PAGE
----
or intensive care. This has led to multiple documented instances of compromised patient safety and care, and increased pressure on health services in Trail.

    Dix would have a group of independent health pol-icy and service delivery ex-perts evaluate the programs impact after three years.

    Dix would restore services at KLHNelson Star Staff

    NDP Leadership Campaign

    GREG NESTEROFFNelson Star Reporter

    Greg Nesteroff photo

    564 Ward St, Nelson 250.354.1977Bijou

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    There is nothing I do not like about living here. I have settled in quickly and have made new friends. The food is good and it is quite varied. I feel very safe here as there are lots of people around and the building is kept secure at all times. I also think the sta is wonderful and always so helpful.

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    New to Town?Then let us welcome you to town with our greetings basket that also includes information about your new community.

    Have you had a new baby? Then let us know as we have a special gift basket for your new baby.

    Call us at 250-352-6095 or 250-825-4743 or 250-825-0008

  • 6 Friday, April 8, 2011 Nelson Star

    Editor: Bob HallPublisher: Chuck Bennett


    Its a script worthy of Hollywood. Theres drama, suspense, a wee bit of comedy and of course horror. Call it the Nightmare on Vernon Street or perhaps Indecent Business Proposal.

    Well, it might not get off the ground with any studios down in tinsel town, but the Civic Theatre mess certainly has layers as darkly entertaining as Pulp Fiction.

    Since September the projector at the old theatre has sat quiet while a partnership of Lower Mainland investors plodded along on their grand plans to change the facility into the Nelson Cinemax. As todays front page story reveals, that partnership is in shambles and the project has been abandoned.

    So where does that leave anxious movie lovers? Well, if they want to take in the upcoming slate of summer blockbusters, it means traveling down Highway 3A to Castle-gar. That hurts, and the lack of urgency for this project by city leaders is disappointing.

    Obviously one of the key criteria is making sure the proponents have the financial capac-ity to deliver on what they say. Well certainly do a little more scrutiny in that regard, city manager Kevin Cormack told the Star this week.

    Why is that only obvious now?In these trying economic times we need

    locals spending as much cash in Nelson as possible. Instead of hitting a local restaurant and going to the show, those on a summer date will now take their cash to Castlegar. Im sure Boston Pizza and the Greek Oven would like nothing more than to see the Civic The-atre never reopen.

    Instead of an afterthought, getting the Civic back playing movies must become a priority for council. Instead of backyard chickens, they should be discussing what they can do to help make Nelsons economy more vibrant.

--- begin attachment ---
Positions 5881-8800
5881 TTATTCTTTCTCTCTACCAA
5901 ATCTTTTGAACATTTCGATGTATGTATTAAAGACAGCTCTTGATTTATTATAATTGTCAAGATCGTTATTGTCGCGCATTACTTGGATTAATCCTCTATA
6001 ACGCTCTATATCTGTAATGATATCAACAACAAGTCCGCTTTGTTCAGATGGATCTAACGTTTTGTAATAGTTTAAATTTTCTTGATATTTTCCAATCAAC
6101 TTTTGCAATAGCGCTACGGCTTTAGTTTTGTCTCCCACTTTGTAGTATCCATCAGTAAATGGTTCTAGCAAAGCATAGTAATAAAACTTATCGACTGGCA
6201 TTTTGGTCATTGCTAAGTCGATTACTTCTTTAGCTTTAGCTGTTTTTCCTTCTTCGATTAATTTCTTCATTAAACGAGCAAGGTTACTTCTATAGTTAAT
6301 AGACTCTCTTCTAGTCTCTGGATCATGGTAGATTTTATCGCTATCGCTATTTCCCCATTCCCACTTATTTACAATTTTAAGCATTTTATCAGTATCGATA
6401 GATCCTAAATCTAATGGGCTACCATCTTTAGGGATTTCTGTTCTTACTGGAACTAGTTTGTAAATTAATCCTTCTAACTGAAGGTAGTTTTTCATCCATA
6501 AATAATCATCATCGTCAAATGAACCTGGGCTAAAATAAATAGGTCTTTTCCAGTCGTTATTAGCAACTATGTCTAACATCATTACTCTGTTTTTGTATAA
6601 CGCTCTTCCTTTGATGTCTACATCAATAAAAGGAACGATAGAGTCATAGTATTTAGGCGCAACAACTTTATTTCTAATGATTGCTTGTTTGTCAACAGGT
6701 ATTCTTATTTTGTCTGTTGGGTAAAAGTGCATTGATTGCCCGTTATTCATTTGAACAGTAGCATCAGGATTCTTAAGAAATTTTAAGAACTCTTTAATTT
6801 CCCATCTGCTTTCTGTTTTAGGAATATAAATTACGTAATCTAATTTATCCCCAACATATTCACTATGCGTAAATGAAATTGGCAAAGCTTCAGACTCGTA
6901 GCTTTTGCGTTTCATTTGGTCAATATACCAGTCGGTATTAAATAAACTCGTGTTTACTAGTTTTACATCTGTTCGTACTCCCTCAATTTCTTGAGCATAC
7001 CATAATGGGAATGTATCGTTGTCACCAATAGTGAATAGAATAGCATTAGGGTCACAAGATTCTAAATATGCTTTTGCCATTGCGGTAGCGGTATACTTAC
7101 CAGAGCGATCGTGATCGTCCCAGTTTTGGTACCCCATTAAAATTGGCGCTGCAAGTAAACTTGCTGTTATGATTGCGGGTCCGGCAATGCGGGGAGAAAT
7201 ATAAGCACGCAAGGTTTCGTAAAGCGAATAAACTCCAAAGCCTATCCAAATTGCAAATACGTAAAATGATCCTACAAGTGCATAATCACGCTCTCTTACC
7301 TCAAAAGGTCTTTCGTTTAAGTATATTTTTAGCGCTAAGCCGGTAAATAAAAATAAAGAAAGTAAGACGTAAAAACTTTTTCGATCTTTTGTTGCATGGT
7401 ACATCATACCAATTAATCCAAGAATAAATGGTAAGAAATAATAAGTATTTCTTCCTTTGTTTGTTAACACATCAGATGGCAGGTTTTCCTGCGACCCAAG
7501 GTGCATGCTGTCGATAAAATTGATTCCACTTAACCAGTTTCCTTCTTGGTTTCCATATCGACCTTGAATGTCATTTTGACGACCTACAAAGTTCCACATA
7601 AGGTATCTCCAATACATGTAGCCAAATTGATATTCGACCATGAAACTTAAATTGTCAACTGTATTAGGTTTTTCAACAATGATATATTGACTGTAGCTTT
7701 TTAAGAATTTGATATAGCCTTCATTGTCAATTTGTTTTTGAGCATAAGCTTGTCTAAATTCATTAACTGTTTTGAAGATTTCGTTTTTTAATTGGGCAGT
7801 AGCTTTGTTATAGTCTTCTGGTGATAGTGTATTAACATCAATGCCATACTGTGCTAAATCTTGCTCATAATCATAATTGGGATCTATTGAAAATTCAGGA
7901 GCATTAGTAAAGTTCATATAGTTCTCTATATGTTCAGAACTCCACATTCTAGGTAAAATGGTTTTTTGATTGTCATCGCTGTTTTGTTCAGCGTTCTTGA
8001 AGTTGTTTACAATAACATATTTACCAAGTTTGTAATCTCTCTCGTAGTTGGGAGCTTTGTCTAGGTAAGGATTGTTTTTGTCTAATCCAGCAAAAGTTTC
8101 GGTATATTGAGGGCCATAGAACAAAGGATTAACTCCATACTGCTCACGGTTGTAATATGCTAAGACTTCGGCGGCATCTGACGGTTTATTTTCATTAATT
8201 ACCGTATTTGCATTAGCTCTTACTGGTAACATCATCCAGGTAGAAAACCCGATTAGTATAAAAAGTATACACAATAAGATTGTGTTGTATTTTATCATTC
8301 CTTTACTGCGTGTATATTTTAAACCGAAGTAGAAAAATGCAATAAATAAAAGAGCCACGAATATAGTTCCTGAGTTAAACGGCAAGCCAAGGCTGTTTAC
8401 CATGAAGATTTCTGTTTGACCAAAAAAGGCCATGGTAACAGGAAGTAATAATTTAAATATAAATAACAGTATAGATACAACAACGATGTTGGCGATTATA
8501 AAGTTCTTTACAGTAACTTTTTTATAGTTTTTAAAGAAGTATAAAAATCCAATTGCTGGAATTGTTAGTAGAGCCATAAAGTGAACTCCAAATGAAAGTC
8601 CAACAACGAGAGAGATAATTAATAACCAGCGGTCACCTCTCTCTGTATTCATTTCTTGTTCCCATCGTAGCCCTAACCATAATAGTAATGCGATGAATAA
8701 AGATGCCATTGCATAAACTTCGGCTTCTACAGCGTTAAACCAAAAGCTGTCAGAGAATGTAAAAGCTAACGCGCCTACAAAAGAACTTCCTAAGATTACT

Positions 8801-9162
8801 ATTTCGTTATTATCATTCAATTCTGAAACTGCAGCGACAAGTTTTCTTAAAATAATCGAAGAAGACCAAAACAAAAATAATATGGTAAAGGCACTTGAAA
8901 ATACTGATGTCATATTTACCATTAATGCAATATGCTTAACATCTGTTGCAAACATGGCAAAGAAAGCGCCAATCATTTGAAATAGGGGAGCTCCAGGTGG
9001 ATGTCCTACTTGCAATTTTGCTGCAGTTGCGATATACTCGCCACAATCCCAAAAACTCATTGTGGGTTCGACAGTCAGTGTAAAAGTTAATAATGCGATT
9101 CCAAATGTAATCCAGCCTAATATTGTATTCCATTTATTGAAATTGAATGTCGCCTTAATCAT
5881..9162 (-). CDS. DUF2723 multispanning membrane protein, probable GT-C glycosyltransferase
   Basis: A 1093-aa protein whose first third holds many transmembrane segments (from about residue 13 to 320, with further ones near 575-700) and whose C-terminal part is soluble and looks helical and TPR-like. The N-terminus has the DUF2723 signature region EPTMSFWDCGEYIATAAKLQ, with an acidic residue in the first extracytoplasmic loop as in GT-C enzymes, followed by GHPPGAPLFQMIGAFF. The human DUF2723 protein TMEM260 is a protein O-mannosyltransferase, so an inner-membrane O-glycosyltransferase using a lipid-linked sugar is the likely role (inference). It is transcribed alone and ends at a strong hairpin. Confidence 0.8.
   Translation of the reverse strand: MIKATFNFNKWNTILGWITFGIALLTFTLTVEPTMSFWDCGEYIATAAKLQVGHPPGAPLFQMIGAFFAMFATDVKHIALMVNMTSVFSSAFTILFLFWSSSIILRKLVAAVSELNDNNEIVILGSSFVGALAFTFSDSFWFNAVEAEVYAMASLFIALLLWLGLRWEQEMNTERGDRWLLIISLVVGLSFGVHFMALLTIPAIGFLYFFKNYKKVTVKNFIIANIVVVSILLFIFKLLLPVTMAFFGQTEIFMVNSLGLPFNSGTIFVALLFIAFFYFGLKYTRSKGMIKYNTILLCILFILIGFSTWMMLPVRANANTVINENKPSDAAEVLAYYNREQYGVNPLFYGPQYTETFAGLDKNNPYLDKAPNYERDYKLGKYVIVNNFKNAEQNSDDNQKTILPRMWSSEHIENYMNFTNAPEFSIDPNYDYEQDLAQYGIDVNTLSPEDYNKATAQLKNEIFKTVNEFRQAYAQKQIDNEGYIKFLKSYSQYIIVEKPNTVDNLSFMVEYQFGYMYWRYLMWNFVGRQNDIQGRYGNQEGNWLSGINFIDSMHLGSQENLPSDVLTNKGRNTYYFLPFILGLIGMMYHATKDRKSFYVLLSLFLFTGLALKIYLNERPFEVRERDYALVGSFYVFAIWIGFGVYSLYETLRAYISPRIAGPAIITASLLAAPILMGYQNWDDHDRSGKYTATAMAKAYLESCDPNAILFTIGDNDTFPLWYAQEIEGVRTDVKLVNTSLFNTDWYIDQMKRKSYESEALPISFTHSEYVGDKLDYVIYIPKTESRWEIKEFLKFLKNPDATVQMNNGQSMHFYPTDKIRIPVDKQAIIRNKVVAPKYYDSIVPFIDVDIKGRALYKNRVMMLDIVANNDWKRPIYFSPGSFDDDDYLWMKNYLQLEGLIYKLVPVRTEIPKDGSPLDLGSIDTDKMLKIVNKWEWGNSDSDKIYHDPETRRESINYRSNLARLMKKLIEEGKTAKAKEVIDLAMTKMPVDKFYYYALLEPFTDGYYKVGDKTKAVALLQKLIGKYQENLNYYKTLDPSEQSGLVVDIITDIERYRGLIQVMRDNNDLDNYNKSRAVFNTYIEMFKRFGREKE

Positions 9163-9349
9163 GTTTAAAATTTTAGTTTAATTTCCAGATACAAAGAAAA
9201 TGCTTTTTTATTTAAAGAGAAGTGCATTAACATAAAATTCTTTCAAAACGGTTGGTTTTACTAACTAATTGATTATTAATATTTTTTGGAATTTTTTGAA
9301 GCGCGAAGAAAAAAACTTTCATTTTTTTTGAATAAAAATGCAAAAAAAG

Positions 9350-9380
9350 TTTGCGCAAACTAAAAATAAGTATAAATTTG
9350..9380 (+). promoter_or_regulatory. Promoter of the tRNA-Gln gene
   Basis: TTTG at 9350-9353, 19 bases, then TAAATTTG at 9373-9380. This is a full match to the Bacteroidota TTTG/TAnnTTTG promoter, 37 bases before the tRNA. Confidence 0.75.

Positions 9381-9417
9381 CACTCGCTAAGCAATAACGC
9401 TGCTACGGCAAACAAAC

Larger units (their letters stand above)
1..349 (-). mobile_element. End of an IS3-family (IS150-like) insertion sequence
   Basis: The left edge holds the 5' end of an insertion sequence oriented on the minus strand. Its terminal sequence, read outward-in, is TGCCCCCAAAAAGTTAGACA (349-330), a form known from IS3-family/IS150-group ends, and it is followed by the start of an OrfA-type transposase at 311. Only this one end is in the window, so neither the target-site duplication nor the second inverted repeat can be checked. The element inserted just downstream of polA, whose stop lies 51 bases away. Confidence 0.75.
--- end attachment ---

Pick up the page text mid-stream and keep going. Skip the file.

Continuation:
Its troubling that this drama has gone on so long. A normally vibrant section of Vernon Street that bursts with energy during the sum-mer with moviegoers of all ages enjoying a night out will sit silent. Council must do more to ensure this important facility does not be-come a sequel to the 1983 flop The Dead Zone.

    Theatre must become priority

    The Nelson Star is a member of the British Columbia Press Council, a self-regulatory body governing the provinces newspaper industry. The council considers complaints from the public about the conduct of member newspapers. Directors oversee the mediation of complaints, with input from both the newspaper and the complaint holder. If talking with the editor or publisher does not resolve your complaint about coverage or story treatment, you may contact the B.C. Press Council. Your written concern, with documentation, should be sent within 45 days to the B.C. Press Council, 201 Selby Street, Nanaimo, V9R 2R2. For information, phone 888-687-2213 or go to

    Its the most shopworn clich of the B.C. Lib-eral government, one that for years has induced eye-rolling in the legisla-ture press gallery.

    The dark decade, the dismal decade, the decade of destruction, cabinet ministers have chanted since 2001. The 1990s, when investment, jobs and people packed up and headed for the B.C. border in response to the NDP governments of Mike Har-court and Glen Clark.

    As the NDP leadership candidates near the end of their marathon run of debates around the prov-ince, the front-runners are fighting hard to turn that conventional wisdom around.

    Vancouver-Kingsway MLA Adrian Dix makes a statistical case with his usu-al intensity: B.C.s economic growth averaged around three per cent per year dur-ing the 1990s, and only two per cent during the suppos-edly prosperous decade of Gordon Campbell.

    This mainly dem-onstrates what former premier Bill Bennett observed: B.C. is a small resource economy whose prosperity is largely at the mercy of world markets. Those northeast coal mines that Bennetts gov-ernment nurtured are up and running again, with new ones held back only by a lack of port capacity.

    All a B.C. government can do is create conditions that help or hinder eco-nomic growth. And there is little doubt that NDP governments of the 1990s hindered it, with taxes that caused miners to flee, choking forest regulations to appease urban environ-

    mentalists, and infantile tantrums aimed at both the Canadian and U.S. governments.